Women Leaders Have Taken Unconventional Paths To Success

Women leaders agree that the ability to perform at a high level and the confidence to make their opinions heard are necessary to career success


Modern career journeys no longer follow one simple approach for progression. Many female leaders have made non- traditional, sometimes surprising choices in their career – for professional or personal reasons – and it paid off. In fact, the large majority attribute their success to such moves.

A study by Cigna on women in leadership highlights that more than eight in 10 female business leaders (81 percent) agree that career progression isn’t, and shouldn’t be, thought of as linear.

Keep Upgrading Skillset

More than seven in 10 (73 percent) say that the potential for career growth is more important than other factors, including job title or status. Respondents’ advice for the next generation of female leaders includes being open to a variety of career changes (86 percent), such as working outside their skill set.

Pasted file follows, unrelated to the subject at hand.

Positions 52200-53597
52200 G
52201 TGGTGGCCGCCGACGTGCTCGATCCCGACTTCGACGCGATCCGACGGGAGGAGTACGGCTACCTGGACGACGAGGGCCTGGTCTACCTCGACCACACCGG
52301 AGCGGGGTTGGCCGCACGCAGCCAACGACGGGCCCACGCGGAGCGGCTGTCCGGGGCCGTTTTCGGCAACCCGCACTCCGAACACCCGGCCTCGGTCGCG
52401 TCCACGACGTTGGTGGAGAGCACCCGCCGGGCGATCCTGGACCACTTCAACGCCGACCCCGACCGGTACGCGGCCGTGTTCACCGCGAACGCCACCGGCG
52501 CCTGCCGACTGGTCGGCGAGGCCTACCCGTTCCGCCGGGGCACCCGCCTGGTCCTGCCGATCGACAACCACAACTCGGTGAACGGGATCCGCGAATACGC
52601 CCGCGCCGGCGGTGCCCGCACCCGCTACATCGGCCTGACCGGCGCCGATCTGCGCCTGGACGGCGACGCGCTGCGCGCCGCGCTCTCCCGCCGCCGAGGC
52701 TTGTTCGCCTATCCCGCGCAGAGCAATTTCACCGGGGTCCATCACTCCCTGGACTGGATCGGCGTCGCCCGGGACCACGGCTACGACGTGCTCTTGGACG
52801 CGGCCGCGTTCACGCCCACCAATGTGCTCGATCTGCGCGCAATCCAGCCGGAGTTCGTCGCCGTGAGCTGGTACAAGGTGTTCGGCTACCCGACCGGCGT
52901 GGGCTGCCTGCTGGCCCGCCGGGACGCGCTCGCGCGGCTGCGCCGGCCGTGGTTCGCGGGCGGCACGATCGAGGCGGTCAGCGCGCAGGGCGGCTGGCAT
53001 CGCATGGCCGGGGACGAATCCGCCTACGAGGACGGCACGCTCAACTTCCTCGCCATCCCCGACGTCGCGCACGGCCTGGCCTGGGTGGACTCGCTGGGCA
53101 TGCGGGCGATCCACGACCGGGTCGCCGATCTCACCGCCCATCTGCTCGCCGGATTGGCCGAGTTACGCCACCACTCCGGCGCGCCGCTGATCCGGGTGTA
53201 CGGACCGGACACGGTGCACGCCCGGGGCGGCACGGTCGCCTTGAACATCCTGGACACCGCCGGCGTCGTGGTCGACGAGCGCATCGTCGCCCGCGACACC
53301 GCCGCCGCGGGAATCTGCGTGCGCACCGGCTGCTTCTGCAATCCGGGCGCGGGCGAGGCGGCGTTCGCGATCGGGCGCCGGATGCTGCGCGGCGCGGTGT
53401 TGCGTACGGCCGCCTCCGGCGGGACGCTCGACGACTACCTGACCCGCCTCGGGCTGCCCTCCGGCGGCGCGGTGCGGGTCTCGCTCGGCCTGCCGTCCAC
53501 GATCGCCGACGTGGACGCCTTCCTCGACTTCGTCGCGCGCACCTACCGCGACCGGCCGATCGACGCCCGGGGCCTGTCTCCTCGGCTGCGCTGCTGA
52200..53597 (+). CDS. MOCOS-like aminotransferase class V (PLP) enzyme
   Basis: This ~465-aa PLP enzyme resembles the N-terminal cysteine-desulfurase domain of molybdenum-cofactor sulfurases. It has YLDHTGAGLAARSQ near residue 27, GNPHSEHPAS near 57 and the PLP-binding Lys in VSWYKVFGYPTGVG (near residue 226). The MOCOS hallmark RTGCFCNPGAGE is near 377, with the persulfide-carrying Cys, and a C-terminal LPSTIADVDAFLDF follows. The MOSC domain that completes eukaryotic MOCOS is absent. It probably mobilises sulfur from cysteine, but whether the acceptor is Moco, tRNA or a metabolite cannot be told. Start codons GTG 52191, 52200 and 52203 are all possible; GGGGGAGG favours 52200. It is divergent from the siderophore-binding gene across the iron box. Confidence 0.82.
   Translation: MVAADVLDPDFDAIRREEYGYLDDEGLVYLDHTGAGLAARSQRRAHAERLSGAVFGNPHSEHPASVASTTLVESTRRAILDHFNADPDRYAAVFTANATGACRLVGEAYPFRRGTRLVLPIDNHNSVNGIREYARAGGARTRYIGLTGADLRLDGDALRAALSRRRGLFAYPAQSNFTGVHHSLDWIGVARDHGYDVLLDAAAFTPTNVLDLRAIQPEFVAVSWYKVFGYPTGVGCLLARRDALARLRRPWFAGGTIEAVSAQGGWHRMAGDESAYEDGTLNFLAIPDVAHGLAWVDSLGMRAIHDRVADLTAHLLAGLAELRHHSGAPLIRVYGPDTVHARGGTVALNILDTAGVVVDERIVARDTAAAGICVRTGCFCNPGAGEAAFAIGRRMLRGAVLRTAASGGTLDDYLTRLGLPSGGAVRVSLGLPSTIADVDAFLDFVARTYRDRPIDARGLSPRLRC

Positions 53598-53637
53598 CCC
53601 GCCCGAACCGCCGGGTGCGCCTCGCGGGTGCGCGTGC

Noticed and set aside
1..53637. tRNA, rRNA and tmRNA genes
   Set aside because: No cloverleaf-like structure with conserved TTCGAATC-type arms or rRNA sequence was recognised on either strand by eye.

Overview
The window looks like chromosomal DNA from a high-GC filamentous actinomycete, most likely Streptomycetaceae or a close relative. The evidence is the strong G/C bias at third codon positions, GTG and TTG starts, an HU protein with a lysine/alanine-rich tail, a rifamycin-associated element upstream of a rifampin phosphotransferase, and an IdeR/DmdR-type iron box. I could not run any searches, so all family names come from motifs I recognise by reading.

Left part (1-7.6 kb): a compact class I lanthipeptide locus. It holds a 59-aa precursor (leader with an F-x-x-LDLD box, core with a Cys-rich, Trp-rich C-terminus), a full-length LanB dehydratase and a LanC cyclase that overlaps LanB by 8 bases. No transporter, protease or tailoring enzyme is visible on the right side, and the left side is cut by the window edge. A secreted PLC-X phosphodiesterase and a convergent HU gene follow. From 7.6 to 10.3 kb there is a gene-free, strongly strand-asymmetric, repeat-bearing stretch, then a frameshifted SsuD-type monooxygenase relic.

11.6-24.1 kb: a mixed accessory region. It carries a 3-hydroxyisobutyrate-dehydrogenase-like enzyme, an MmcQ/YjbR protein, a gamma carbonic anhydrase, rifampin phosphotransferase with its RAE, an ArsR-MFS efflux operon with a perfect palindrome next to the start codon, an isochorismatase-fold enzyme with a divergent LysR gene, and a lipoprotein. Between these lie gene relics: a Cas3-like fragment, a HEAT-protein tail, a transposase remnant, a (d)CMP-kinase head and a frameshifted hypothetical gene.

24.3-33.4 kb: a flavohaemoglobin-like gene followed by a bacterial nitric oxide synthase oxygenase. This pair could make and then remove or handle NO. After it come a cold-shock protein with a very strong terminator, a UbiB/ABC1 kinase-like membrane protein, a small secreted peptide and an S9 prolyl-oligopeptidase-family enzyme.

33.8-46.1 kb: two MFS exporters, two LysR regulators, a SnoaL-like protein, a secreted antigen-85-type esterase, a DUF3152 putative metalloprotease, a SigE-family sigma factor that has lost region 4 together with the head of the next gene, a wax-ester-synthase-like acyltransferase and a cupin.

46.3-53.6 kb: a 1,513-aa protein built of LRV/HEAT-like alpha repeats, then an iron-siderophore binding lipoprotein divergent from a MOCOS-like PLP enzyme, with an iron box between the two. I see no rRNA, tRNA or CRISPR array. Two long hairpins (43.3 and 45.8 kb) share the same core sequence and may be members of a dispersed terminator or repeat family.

Focus more on work than glamour

Nearly eight in 10 (79 percent) have made a nontraditional change, such as taking the less glamorous job. And more importantly, 86 percent of those women would credit their current position and advanced skill sets to the career changes they’ve made.

Women leaders agree that the ability to perform at a high level and the confidence to make their opinions heard are necessary to career success.

Equality & confidence

Successful female leaders agree there isn’t a one-size-fits-all approach to career success, but certain qualities have come into play on their way to the top. Adaptability, determination, and confidence of equal importance are the abilities to know their strengths, speak up and work in a diverse/ inclusive environment.

Eight in 10 respondents (80%) say confidence is an essential trait of successful female leaders. 98 percent believe determination and having a strong desire to succeed is important. 99 percent say having the ability to adapt is important to their career progression.

When thinking about taking a new position, respondents consider salary and benefits (71%), work/life balance (61%), intellectual challenge (54%), smart colleagues (52%) and new experiences (50%).

Work-life balance

Over half the women (51 percent) say that maintaining a healthy work/life balance was essential to their career progression. Other women were considering making changes to gain the skills needed for their dream job (28 percent), gain visibility within their company/ organization (24 percent) or make a bigger contribution to their company/organization.

Seven in 10 (70 percent) say their success was made possible by the mentorship of other female leaders. Nine in 10 (90 percent) have had at least one mentor throughout the course of their careers.


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